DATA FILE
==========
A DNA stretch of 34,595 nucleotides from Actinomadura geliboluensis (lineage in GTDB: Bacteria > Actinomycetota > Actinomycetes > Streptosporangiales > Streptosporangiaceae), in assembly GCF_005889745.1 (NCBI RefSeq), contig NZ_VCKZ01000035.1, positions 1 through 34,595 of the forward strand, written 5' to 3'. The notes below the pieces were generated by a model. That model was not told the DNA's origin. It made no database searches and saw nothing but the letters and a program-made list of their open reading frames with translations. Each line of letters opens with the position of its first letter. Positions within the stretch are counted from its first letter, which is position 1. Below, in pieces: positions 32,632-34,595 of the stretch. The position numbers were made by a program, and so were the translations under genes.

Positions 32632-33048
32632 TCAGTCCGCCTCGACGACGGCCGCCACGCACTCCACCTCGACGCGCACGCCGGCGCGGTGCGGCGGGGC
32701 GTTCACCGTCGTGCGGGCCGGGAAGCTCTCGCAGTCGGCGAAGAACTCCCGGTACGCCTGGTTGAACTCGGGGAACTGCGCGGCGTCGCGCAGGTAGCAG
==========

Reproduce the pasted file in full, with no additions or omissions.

A DNA stretch of 34,595 nucleotides from Actinomadura geliboluensis (lineage in GTDB: Bacteria > Actinomycetota > Actinomycetes > Streptosporangiales > Streptosporangiaceae), in assembly GCF_005889745.1 (NCBI RefSeq), contig NZ_VCKZ01000035.1, positions 1 through 34,595 of the forward strand, written 5' to 3'. The notes below the pieces were generated by a model. That model was not told the DNA's origin. It made no database searches and saw nothing but the letters and a program-made list of their open reading frames with translations. Each line of letters opens with the position of its first letter. Positions within the stretch are counted from its first letter, which is position 1. Below, in pieces: positions 32,632-34,595 of the stretch. The position numbers were made by a program, and so were the translations under genes.

Positions 32632-33048
32632 TCAGTCCGCCTCGACGACGGCCGCCACGCACTCCACCTCGACGCGCACGCCGGCGCGGTGCGGCGGGGC
32701 GTTCACCGTCGTGCGGGCCGGGAAGCTCTCGCAGTCGGCGAAGAACTCCCGGTACGCCTGGTTGAACTCGGGGAACTGCGCGGCGTCGCGCAGGTAGCAG